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Systematic analysis of genome-wide fitness data in yeast reveals novel gene function and drug action

Maureen E Hillenmeyer12, Elke Ericson34, Ronald W Davis25, Corey Nislow46, Daphne Koller7* and Guri Giaever34*

Author Affiliations

1 Biomedical Informatics, 251 Campus Drive, MSOB, x-215, Stanford University, Stanford, CA 94305, USA

2 Stanford Genome Technology Center, 855 California Avenue, Palo Alto, CA 94304, USA

3 Department of Pharmaceutical Sciences, 144 College Street, University of Toronto, Toronto, Ontario, M5S3M2, Canada

4 Department of Molecular Genetics, 1 King's College Circle, University of Toronto, Toronto, Ontario M5S1A8, Canada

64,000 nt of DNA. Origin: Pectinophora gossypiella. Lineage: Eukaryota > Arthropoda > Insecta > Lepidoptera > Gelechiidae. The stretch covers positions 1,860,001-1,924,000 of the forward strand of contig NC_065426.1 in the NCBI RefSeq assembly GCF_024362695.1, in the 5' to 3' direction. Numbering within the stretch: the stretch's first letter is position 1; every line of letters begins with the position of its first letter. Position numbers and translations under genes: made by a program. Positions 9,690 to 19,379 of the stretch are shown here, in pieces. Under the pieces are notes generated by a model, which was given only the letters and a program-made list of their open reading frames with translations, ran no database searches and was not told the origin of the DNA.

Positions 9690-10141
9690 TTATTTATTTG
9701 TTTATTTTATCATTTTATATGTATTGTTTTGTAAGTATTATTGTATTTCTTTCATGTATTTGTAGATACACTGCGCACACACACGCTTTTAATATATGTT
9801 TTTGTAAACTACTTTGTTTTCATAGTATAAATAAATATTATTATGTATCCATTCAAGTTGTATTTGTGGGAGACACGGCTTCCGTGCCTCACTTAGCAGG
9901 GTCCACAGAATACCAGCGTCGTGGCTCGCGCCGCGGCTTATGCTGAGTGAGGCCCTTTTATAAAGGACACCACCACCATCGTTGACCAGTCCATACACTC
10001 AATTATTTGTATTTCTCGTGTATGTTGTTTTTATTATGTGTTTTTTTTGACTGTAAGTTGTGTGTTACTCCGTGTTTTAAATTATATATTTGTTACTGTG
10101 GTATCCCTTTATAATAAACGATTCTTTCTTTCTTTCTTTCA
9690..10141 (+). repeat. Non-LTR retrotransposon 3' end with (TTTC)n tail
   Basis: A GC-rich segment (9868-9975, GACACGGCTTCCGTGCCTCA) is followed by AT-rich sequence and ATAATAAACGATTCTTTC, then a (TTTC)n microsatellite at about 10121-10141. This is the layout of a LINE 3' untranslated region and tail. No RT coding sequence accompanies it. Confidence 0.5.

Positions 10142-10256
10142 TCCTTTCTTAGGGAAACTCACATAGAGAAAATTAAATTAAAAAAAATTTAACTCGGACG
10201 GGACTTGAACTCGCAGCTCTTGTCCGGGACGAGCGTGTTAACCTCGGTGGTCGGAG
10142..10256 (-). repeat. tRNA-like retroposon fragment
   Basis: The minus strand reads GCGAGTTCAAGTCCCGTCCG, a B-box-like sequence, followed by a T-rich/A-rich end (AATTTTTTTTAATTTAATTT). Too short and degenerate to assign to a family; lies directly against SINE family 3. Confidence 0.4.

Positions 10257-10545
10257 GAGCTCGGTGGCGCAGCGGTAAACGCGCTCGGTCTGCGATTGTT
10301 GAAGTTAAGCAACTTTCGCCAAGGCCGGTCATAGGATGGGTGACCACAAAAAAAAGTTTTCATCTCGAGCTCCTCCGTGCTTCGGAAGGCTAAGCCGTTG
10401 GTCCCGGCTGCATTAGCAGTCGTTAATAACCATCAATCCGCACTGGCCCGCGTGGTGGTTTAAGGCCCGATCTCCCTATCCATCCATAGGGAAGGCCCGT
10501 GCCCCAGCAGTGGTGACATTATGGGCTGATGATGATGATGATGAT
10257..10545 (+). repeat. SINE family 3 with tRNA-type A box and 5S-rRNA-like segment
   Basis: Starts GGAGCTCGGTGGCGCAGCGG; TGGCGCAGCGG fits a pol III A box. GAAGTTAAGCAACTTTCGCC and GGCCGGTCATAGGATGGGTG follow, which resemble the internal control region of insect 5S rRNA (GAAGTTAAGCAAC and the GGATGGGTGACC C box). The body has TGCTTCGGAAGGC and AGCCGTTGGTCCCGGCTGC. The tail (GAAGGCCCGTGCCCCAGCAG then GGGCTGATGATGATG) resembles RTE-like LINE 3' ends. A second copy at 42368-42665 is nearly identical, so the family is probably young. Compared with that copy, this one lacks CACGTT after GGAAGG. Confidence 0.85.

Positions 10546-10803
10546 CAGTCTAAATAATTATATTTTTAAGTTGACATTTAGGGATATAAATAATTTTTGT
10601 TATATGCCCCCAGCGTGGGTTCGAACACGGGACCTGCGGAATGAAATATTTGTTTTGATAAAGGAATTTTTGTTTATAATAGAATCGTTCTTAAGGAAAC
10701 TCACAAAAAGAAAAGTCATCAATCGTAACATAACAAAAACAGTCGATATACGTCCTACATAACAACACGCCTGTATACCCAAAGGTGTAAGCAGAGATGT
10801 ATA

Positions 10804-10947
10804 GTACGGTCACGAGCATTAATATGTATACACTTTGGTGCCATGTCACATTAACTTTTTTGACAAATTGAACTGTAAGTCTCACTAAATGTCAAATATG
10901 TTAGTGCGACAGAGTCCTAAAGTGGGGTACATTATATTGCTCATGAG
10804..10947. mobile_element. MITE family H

5 Department of Biochemistry, Beckman Center B400, 279 W. Campus Drive, Stanford University, Stanford, CA 94305, USA

6 Banting and Best Department of Medical Research, 112 College Street, University of Toronto, Toronto, Ontario MSG1L6, Canada

7 Department of Computer Science, 353 Serra Mall, Stanford University, Stanford, CA 94305, USA

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Genome Biology 2010, 11:R30  doi:10.1186/gb-2010-11-3-r30

Published: 12 March 2010

Abstract

We systematically analyzed the relationships between gene fitness profiles (co-fitness) and drug inhibition profiles (co-inhibition) from several hundred chemogenomic screens in yeast. Co-fitness predicted gene functions distinct from those derived from other assays and identified conditionally dependent protein complexes. Co-inhibitory compounds were weakly correlated by structure and therapeutic class. We developed an algorithm predicting protein targets of chemical compounds and verified its accuracy with experimental testing. Fitness data provide a novel, systems-level perspective on the cell.